Aquaculture

Hybrid Striped Bass in Ponds in West Virginia

If you plan to raise hybrid striped bass in ponds in West Virginia, consider the following factors:

Location

  • Road access for stocking and harvesting
  • Pond site above the flood plain
  • Pond within view of the producer or fenced to prevent trespassing
  • Access to electricity at the pond for aeration if intensive
  • Open pond production or cage culture
  • Adequate drains for harvest in open pond culture
  • dequate depth and walk-on dock for harvest in cage culture

Water Quantity and Quality

  • Gravity-fed continuous water supply to each culture pond is recommended. A flow of 25 gallons/minute per surface acre of pond is desirable.
  • Supplemental aeration is recommended.
  • Suggested dimensions for an aquaculture production pond are at least acre in size with an average depth of six feet.
  • Water must be free of contaminants, i.e., heavy metals, pesticides, herbicides, or fertilizer residues.
  • Temperature: 55 – 90 degrees F (72-78 degrees F is optimal)
  • pH: 6.5 – 8.0
  • Total hardness: 100 mg/l or more
  • Total alkalinity: 100 mg/l or more
  • Iron: 0.15 – 0.5 mg/l
  • Dissolved oxygen: 10 m/l preferred
  • Ammonia: temperature and pH dependent.
  • Carbon dioxide: less than 15 mg/l

Stocking

Hybrid striped bass (HSB) fingerlings should be stocked in early spring after water temperature has reached 60 degrees F.

Open Pond Culture

Stock “Phase I” fingerlings two to three inches long (about two months old). Larger fingerlings have exhibited high levels of stress and mortality after transport, especially in ponds with lower alkalinity. Stock at a rate of 3,000 fish per surface acre of water if no supplemental aeration is to be used.

Cage Culture

In situations where open pond culture is not practical, HSB can be raised in cages. Fewer HSB can be raised in cages than in open pond culture. Stocking recommendations for HSB in cages are 1,500 fish per surface acre of water if no supplemental aeration is to be used. The following chart is a guide for stocking HSB cages:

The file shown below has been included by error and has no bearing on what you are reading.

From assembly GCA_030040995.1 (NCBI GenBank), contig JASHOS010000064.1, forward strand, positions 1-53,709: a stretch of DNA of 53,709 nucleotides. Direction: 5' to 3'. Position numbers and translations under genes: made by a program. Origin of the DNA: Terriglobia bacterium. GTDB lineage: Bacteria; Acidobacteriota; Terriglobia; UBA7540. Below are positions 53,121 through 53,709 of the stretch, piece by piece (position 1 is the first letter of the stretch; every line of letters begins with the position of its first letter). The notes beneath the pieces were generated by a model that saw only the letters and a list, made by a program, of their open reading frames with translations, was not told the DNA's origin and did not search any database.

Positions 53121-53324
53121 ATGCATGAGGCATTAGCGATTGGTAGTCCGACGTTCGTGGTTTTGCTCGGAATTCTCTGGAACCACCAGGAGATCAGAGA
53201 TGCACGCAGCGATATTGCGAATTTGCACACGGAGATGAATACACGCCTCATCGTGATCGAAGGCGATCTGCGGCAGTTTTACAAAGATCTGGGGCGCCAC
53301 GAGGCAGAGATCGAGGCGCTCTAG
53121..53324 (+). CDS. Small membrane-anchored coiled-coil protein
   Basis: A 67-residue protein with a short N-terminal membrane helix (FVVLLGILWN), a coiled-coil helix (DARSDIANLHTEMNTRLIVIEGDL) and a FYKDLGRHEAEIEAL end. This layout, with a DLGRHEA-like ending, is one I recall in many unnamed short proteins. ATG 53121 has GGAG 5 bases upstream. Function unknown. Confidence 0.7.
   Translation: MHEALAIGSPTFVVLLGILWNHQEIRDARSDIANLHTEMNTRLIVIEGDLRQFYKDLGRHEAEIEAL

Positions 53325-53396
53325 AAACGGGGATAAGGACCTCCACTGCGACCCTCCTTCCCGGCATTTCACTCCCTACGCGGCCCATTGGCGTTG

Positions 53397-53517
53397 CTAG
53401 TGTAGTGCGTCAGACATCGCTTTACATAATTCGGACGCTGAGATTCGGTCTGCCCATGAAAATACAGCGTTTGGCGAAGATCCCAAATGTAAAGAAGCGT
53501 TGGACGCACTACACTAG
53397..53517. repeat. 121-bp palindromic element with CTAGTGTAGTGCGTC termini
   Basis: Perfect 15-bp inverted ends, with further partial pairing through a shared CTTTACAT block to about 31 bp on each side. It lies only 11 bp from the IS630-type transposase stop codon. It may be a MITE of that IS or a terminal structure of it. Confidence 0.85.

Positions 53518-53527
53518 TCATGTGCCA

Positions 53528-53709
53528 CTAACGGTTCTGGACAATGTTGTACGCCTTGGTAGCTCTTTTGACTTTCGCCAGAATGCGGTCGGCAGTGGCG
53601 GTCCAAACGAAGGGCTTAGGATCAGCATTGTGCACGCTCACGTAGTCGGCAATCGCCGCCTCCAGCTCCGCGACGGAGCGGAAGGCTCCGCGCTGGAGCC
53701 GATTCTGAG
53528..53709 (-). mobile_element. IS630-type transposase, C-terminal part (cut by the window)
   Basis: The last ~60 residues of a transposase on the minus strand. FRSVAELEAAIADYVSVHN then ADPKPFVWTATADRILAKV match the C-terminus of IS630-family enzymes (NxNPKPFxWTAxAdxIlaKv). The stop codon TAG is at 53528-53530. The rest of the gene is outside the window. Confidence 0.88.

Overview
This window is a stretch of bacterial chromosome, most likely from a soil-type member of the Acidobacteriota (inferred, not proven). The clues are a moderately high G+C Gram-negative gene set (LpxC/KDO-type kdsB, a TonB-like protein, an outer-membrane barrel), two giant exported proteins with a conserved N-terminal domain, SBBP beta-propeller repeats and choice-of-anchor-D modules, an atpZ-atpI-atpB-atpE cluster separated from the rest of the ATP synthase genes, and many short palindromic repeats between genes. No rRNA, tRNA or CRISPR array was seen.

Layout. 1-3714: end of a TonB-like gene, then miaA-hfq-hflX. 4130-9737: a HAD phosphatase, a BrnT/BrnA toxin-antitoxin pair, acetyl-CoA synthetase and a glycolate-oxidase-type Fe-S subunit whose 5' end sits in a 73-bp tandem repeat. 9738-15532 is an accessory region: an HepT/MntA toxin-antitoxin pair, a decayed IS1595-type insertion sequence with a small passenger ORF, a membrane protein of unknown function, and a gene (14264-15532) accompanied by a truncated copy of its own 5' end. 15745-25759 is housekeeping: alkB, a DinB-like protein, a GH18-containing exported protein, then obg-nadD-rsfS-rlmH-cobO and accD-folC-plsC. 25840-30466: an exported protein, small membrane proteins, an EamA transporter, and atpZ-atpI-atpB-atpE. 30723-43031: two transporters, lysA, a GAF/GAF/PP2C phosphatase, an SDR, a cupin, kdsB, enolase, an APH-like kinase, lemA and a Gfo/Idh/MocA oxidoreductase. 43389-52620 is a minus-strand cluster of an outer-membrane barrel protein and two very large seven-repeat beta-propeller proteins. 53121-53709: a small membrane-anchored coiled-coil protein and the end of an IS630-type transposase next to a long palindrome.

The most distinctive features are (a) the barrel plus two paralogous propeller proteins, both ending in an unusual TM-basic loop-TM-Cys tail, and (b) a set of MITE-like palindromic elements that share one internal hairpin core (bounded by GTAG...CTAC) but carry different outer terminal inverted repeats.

Dimensions in feet # HSB
4×4 cylindrical cage 300
4×4 x 4 400
8×4 x 4 800
8×8 x 4 1,500

Cages should be evenly spaced to allow circulation of water through the cage. Cages must be placed at a depth to allow at least two feet of water under the cage. Special note: young HSB are cannibalistic. Careful grading of fingerlings is required at stocking to avoid losses.

Feeding

HSB feed according to their size and according to the water temperature. The grow-out cycle for HSB is an 18-month period to produce a 1 to 1.5 pound market-size fish. Feed conversion ratios for HSB are approximately 1.8 – 2.5 to 1 depending on the pond temperature and the type of diet fed. Fortunately, recent advances in commercial diets for HSB are improving this ratio.

Fish smaller than 1/4-pound should receive 5% of their body weight in feed per day. Larger fish should receive 3% of their body weight in feed per day throughout the growing season. Feeding activity will slow in colder water, but HSB should be fed during winter to maintain health and weight. For every 10 degrees F below 80 degrees F, cut the daily amount of food in half.

HSB should be fed twice daily if possible. Fish should not be fed in the late evening or after dark when pond oxygen levels are declining. If fish are fed only once per day, a floating feed should be used. If fish are fed twice per day, a mixture of 25:75 floating to sinking food is recommended.

Harvesting

HSB are typically ready for harvest in mid-fall after an 18-month growing period. Open ponds must be drained to allow net harvest of fish. HSB should be held off feed for two days prior to harvest and transport. Cages should be removed from the water, cleaned thoroughly, and allowed to dry. Inspect mesh and lacings for signs of wear.

January 1997